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[at-l] sunscreen



  Here's an article to the contrary.
   Trash Your Sunscreen and Other Summer Sun Tips
  *By Dr. Joseph Mercola
with Rachael Droege* 

It may seem like second nature to you to apply sunscreen before going out in 
the sun, as the media has been bombarding Americans with reports of the 
dangers of the sun for some time now, but using sunscreen is not a good way 
to limit your sun exposure.

Having concerns about skin cancer is valid, however, as its incidence in the 
United States has tripled in recent years to 54,000 cases annually, but 
sunscreen is one of the LAST things you want to put on your body, and sunblock 
does not stop skin
cancer<http://www.mercola.com/2003/oct/18/sunblock_cancer.htm>.
Sunscreen is a toxic chemical that can cause problems in your system and 
increase your risk of disease. 

The FDA regulates sunscreen as an over-the-counter drug because it contains 
"active" ingredients. Following is a list of active ingredients in sunscreen 
that the FDA classified as GRASE (generally regarded as safe and effective): 

  
   - Para Amino benzoic acid (PABA) 
   - Avobenzone 
   - Cinoxate 
   - Dioxybenzone 
   - Homosalate 
   - Menthyl anthranilate 
   - Octocrylene 
   - Octo methoxycinnamate 

 
   - Octyl salicylate 
   - Oxybenzone 
   - Padimate O 
   - Phenylbenzimidazole 
   - Sulisobenzone 
   - Titanium dioxide 
   - Trolamine salicylate 
   - Zinc oxide 

*Potential Toxicity
*

Whether some of these ingredients are toxic is controversial and there are 
studies <http://www.mercola.com/2000/oct/15/sunscreen.htm> on either side of 
the issue. But recently, a study in the April 2004 Journal of
Chromatography<http://www.ncbi.nlm.nih.gov/entrez/query.fcgi?cmd=Retrieve&db=pubmed&dopt=Abstract&list_uids=15063329>found
that there is significant penetration of all sunscreen agents they
studied into the skin, and oxybenzone and metabolites across the skin. 

So at best when you use sunscreen your body is absorbing synthetic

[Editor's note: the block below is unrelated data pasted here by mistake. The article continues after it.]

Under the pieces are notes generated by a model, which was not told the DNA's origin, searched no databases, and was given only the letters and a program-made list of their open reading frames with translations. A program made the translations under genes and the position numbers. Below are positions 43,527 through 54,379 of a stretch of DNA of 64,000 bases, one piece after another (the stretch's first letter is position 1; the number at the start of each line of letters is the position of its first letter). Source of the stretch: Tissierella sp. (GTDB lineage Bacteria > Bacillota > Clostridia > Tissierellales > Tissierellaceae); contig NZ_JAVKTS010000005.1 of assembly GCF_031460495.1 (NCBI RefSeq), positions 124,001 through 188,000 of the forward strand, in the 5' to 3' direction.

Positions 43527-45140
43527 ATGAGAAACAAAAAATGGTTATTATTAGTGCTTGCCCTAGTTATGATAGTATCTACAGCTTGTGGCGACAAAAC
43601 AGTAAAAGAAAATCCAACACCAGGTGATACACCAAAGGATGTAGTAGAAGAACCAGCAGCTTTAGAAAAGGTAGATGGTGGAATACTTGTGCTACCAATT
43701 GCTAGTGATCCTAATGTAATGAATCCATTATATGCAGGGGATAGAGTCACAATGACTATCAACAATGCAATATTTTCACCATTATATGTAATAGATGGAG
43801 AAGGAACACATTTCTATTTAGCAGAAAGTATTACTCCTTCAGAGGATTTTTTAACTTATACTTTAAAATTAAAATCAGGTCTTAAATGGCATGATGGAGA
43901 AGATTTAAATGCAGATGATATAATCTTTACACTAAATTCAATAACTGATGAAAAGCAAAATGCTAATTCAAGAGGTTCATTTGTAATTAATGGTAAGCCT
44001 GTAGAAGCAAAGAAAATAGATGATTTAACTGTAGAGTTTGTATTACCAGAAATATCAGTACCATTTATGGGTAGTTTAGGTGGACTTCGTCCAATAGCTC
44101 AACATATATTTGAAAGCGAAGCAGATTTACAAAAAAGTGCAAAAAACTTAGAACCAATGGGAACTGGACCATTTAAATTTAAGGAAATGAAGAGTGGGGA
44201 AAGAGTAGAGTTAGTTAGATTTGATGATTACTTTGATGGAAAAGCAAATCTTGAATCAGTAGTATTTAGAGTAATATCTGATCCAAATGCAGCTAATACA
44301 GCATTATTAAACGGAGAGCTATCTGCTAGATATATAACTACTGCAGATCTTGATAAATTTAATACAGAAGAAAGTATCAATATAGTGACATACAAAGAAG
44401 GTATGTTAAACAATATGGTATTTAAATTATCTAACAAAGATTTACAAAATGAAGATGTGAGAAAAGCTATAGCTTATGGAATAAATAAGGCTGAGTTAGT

chemicals, and with experts' recommendations to apply generous amounts of 
the product every few hours, you will likely be absorbing a fair amount. It 
is hard to believe that all of these chemicals will not have any effect on 
your system. Titanium dioxide and zinc oxide, which act as physical barriers 
that reflect UV rays, may be less problematic in terms of absorption.

Even though up until now studies on the potential toxicity of sunscreens are 
sparse and not definitive, I believe it is wise to reduce your exposure to 
synthetic chemicals as much as possible and I don't recommend using 
sunscreens at all.

*Sunscreen and Vitamin D
*

There is another major problem with sunscreen aside from the potential 
chemical toxicity and that is it blocks your skin's ability to make vitamin 
D by more than 95 percent. If you've been reading the site then you are 
familiar with the importance of having optimal vitamin D
levels<http://www.mercola.com/2003/dec/24/vitamin_d_deficiency.htm>and
know that regular sun exposure is the best way to achieve this.

Rather than burying your skin in sunscreen, it is clearly important to get 
regular sun exposure in order to have optimum health.

*Sun Safety Without Sunscreen*

This does not mean that we should all go out and get as much sun as we 
want--you must exercise caution and avoiding a burn is key. 

At the beginning of the season, go out gradually and limit your exposure to 
perhaps as little as 10 minutes a day. Progressively increase your time in 
the sun so that in a few weeks you will be able to have normal sun exposure 
with little risk of skin cancer. You can further avoid the damage from the 
sun by staying out of the sun during the harmful times from 10 a.m. to 2 p.m. 
You can stay in the shade during this time or wear lightweight long sleeve 
shirts, long pants and a wide-brim hat.

If you are looking to give yourself further protection against skin cancer, 
along with not getting sunburned diet is undoubtedly important. 

In 2001, the National Academy of Sciences published a comprehensive
review<http://www.pnas.org/cgi/content/full/98/13/7510>showing that